Cloth $55.00 ISBN: 9780226349756 Published June 2008
Paper $22.50 ISBN: 9780226349763 Published June 2008
E-book $7.00 to $22.50 About E-books ISBN: 9780226349770 Published September 2008

Routes of Remembrance

Refashioning the Slave Trade in Ghana

Bayo Holsey

Bayo Holsey

272 pages | 15 halftones, 1 map | 6 x 9 | © 2007
Cloth $55.00 ISBN: 9780226349756 Published June 2008
Paper $22.50 ISBN: 9780226349763 Published June 2008
E-book $7.00 to $22.50 About E-books ISBN: 9780226349770 Published September 2008
Over the past fifteen years, visitors from the African diaspora have flocked to Cape Coast and Elmina, two towns in Ghana whose chief tourist attractions are the castles and dungeons where slaves were imprisoned before embarking for the New World. This desire to commemorate the Middle Passage contrasts sharply with the silence that normally cloaks the subject within Ghana. Why do Ghanaians suppress the history of enslavement? And why is this history expressed so differently on the other side of the Atlantic?

Routes of Remembrance tackles these questions by analyzing the slave trade’s absence from public versions of coastal Ghanaian family and community histories, its troubled presentation in the country’s classrooms and nationalist narratives, and its elaboration by the transnational tourism industry. Bayo Holsey discovers that in the past, African involvement in the slave trade was used by Europeans to denigrate local residents, and this stigma continues to shape the way Ghanaians imagine their historical past. Today, however, due to international attention and the curiosity of young Ghanaians, the slave trade has at last entered the public sphere, transforming it from a stigmatizing history to one that holds the potential to contest global inequalities.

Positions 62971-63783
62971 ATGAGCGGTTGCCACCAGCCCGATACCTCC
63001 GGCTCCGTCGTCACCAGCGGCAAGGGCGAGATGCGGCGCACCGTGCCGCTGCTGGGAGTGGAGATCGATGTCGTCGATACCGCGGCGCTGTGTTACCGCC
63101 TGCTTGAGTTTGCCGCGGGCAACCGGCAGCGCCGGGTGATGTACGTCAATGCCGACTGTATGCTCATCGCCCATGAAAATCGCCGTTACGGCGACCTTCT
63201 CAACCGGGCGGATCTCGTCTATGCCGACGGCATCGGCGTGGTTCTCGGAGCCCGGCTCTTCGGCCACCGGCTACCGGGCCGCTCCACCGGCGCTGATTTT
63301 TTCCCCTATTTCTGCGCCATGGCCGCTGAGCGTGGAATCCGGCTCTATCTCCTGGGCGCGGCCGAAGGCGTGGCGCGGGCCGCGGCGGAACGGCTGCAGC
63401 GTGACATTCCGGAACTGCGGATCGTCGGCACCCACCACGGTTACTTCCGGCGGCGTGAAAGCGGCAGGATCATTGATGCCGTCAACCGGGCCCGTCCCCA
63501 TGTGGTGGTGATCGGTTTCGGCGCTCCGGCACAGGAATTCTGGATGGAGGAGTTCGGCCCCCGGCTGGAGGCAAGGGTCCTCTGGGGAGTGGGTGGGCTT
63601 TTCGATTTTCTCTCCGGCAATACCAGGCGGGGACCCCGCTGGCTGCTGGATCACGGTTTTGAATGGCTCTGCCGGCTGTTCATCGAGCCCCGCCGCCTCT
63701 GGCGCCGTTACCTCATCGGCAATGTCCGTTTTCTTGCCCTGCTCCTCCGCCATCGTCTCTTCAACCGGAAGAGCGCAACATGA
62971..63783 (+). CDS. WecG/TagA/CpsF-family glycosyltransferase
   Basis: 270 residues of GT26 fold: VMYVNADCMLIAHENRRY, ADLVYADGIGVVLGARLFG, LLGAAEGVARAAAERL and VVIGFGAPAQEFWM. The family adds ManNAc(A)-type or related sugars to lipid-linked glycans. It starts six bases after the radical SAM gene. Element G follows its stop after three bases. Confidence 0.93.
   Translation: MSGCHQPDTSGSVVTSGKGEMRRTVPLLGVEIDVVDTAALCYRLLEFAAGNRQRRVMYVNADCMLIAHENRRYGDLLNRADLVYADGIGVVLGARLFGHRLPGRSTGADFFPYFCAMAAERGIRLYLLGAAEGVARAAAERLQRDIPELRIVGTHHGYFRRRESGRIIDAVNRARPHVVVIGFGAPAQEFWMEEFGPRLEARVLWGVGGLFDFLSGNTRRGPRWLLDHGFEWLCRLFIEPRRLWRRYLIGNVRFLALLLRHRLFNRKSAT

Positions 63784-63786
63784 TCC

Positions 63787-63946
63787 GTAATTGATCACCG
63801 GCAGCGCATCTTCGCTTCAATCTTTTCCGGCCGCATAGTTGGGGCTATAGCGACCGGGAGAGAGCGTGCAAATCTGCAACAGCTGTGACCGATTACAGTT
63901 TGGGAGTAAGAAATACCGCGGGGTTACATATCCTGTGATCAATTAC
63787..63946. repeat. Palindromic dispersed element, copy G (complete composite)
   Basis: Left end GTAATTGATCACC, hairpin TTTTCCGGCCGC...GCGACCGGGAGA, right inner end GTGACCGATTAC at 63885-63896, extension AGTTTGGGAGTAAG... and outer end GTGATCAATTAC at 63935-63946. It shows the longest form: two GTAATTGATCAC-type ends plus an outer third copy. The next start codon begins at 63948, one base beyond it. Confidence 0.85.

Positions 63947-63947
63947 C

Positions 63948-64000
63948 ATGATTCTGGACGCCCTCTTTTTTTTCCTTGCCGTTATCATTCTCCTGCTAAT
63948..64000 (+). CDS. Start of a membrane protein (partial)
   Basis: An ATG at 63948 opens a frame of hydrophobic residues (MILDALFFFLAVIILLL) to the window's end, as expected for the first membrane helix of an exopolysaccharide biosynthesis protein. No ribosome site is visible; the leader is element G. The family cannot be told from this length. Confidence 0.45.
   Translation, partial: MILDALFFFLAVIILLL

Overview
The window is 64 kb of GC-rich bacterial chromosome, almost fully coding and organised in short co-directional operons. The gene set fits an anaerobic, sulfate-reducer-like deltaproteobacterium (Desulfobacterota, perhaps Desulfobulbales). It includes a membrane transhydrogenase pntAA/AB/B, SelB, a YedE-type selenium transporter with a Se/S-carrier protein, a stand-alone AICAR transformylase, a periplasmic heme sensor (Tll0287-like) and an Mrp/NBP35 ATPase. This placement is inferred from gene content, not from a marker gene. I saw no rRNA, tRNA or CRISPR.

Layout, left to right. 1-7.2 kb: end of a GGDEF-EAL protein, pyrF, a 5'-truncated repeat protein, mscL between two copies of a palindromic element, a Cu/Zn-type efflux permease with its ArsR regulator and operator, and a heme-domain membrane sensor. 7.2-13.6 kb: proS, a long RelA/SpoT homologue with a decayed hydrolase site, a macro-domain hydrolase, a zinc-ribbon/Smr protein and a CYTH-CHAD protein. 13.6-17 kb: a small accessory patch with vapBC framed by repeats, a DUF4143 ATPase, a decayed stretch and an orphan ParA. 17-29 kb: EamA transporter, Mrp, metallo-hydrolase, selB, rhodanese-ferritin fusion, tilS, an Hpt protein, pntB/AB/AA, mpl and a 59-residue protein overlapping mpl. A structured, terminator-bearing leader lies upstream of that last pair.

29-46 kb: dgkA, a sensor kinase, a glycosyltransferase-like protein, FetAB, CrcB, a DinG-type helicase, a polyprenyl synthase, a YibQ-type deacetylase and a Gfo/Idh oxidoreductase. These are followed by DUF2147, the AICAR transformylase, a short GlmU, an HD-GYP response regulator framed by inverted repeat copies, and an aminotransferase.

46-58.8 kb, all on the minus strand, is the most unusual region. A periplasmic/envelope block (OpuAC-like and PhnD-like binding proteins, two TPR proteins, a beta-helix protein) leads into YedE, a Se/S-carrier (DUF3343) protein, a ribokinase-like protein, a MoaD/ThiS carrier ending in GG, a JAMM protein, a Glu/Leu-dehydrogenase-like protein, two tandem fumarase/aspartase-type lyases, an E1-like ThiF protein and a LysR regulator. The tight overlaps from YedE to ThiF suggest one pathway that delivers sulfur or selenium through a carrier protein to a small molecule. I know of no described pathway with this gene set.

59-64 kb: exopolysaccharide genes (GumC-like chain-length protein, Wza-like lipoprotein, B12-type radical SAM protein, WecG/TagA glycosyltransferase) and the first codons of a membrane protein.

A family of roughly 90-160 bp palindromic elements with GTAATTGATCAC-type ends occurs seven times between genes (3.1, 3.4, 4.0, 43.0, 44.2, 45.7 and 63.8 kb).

Holsey’s study will be crucial to anyone involved in the global debate over how the slave trade endures in history and in memory.

Trustees of Talbot Prize: Amaury Talbot Prize
Won

Association of Third World Studies: Toyin Falola ATWS Africa Book Award
Won

View Recent Awards page for more award winning books.
Rosalind Shaw, Tufts University

Routes of Remembrance sets a new benchmark for studies of the slave trade in African and African-American memory. In an insightful ethnography of a major site of diaspora tourism, Holsey reveals the complexity of Ghanaian silences concerning the slave trade, ‘routes’ these through a contested history of European and African-American narratives, and presents a fascinating account of how a new generation reworks this history to create a new diasporic vision.”

Jennifer Cole, University of Chicago

“I thoroughly enjoyed reading this fascinating book. Indeed, it is rare to find such a sensitive account of how people deal with painful memories of the past and the complex social forces that dictate the shape and form that those memories of the past take.”

Choice
"In this thoughtful contribution to discussions on memory, history, and identity, anthropologist Holsey examines the memorialization of the slave trade on both sides of the Atlantic. . . . A powerful entry into understanding African silences on the slave trade. The style is lucid and engaging."
Edward M. Bruner | Journal of the Royal Anthropological Institute
"A complex and unsettling book about slavery that artfully combines historical and ethnographic scholarship. . . . This provocative and engaging book raises the larger question of the narratives black people the world over are telling about themselves."
Contents
Acknowledgments      
Note on Akan Orthography   
Introduction   
 
Part 1   Sequestering the Slave Trade
1 Of Origins: Making Family, Ethnicity, Nation 
2 Conundrums of Kinship: Sequestering Slavery, Recalling Kin 
3 Displacing the Past: Imagined Geographies of Enslavement    
4 In Place of Slavery: Fashioning Coastal Identity         
5 E-Race-ing History: Schooling and National Identity  
 
Part 2   Centering the Slave Trade
6 Slavery and the Making of Black Atlantic History                  
7 Navigating New Histories     
 
Conclusion     
Notes  
Bibliography
For more information, or to order this book, please visit http://www.press.uchicago.edu
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